Advertisement - Click to support our sponsors.

Star-Bulletin Features

Tuesday, October 26, 1999

Flex muscle

Working moms find ways
to beat the clock

Case studies

By Stephanie Kendrick
Photo Illustration By Bryant Fukutomi And Craig T. Kojima


COMPRESSED WORK WEEK (30 Hrs. from 35)

Angela Reeves is an administrative assistant for the Ontario Nurses Association in Canada.

Four months ago she proposed a flextime arrangement wherein she works three days a week instead of five and puts in 30 hours, down from the Canadian norm of 35.

Art It was the birth of her second child that led Reeves to research alternative work arrangements. She discovered Pat Katepoo's WorkOptions Web site that helps people design flexible work schedules.

"When I found it I thought, 'Wow this is exactly what I need'," said Reeves.

Her goal was to spend more time with 1-year-old son Jordan, and daughter Charlotte, 3-1/2.

The most important byproduct of having Monday and Friday off to spend with her family is peace of mind. "The guilt is gone," she said.

Going back to work five days a week after Charlotte was born left her with one house cleaning day and one family day. Now she is more productive at work and doesn't feel any guilt for the three days she puts her children in day care, said Reeves.

"It's amazing how much more you can get done when you are coming in fresh," she said.

And what she has lost in pay by working five fewer hours each week, she has made up in savings on daycare expenses. "In fact, I think I'm even ahead," she said. Reeves is paying $900 for three days of daycare each week; it would cost her $1,700 to get care five days a week.

As she is part of a work team, Reeves had to get the approval of her fellow team members. At three months, the team reviewed the arrangement and she was given the OK to continue.

No one else has followed her lead, but Reeves knows she's being watched. "I'm sure they're thinking about it," she said.

JOB SHARING (Part-time, five full days every two weeks)

Allison Donnahoe is a sales account executive at the Houston Chronicle. Since the end of June, she and job share partner Lisa Osterhaus have split one list of accounts where they used to manage a list apiece.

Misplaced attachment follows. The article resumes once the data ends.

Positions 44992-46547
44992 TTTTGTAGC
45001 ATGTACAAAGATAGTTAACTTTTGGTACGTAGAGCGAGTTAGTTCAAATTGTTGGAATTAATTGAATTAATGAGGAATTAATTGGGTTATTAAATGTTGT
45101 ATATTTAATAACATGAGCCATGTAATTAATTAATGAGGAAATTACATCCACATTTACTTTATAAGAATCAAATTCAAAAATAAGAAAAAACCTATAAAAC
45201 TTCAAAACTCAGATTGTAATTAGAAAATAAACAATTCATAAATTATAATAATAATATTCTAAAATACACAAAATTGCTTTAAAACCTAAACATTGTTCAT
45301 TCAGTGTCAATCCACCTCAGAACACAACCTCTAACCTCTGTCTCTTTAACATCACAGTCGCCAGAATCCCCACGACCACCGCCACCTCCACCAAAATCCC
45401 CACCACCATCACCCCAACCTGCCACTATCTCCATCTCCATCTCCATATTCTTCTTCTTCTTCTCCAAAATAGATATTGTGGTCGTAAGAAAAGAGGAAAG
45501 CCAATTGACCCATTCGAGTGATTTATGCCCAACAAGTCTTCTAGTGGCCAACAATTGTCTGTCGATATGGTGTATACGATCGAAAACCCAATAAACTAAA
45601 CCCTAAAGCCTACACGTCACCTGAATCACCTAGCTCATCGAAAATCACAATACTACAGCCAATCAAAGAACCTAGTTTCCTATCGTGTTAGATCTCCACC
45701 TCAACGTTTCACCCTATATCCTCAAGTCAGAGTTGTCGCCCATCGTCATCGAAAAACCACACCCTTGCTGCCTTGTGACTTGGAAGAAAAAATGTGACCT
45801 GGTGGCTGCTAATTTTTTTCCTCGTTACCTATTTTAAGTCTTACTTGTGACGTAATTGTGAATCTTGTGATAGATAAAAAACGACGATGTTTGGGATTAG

They each work five full days every two weeks selling newspaper advertising to new and existing customers.

Donnahoe and Osterhaus had worked together for more than six years when they started talking about the possibility of job sharing.

Finding the right partner has been key, according to Donnahoe. "I don't think I could have done it with just anybody," she said.

In December, both women approached their spouses about the idea of cutting back to part-time and what that would mean to the household budget. With their support they began working on a proposal. They used Katepoo's site to put their idea on paper.

Both were motivated by a desire to spend more time with their children.

Osterhaus has a 5-year-old son and her daughter was just 4 months old when they started to discuss job sharing.

Donnahoe's son was 9 months old when she started thinking about cutting back on her hours. "It was just breaking my heart to have to leave him so much," she said.

The Donnahoes' prepared carefully for the change in their finances. They paid down a lot of debt before she cut her hours and prepared a conservative budget.

But Donnahoe also has found savings in smart shopping, as well as in lower daycare, dry cleaning and gas expenses.

"I'm able to make more educated purchases than when I was so busy I'd just run to the nearest place to get whatever I needed," she said.

She is happy with her schedule and the time it gives her with her son. The only downside is she feels she and Osterhaus are not taken as seriously professionally.

"I can see where it's going to be a battle just to make sure we are held in the same esteem as a full-time account executive," she said.

And that bothers Donnahoe because she likes her job, wants to move up eventually and feels this schedule allows her to both meet the needs of her family and keep up with industry changes.

The Houston Chronicle will be reviewing the job-sharing arrangement in another four months both to evaluate their situation and to see whether it wants to offer the same arrangement to other employees.

Donnahoe is hoping for positive results from the review. "It's not just a plus for us, it's a plus for the company and makes them look good," said Donnahoe.


When AT&T restructured Dallas employee Laurie Kraemer's job so she reported directly to the Seattle office, Kraemer decided to propose telecommuting five days a week.

She went out on the Internet looking for resources. "I wanted to put this in writing and I was looking for some dos and don'ts," she said.

Many of Kraemer's colleagues began working at home one or two days a week following the restructuring, but the divided schedule didn't appeal to her. Kraemer, who creates point of sale materials for AT&T's wireless division, was afraid of creating a situation in which the material she needed to work on wound up in one place with her in another. Telecommuting full-time has allowed her to set up a home office equipped with everything she needs.

"I think that's the advantage of working from home full-time as opposed to one or two days a week," she said.

Kraemer's goals for the telecommuting arrangement were two-fold: To eliminate a commute of 45 minutes to an hour each way, and to spend more time with her two teenage sons.

"It's going very well," she said. "When it's 6 o'clock and quitting time, I'm already home."

And when her 16-year-old son's car broke down recently on his way to his part-time job, she was able to help him get his car to the shop and get to work. "If I'd been an hour away at my office, I wouldn't have been able to help him," she said.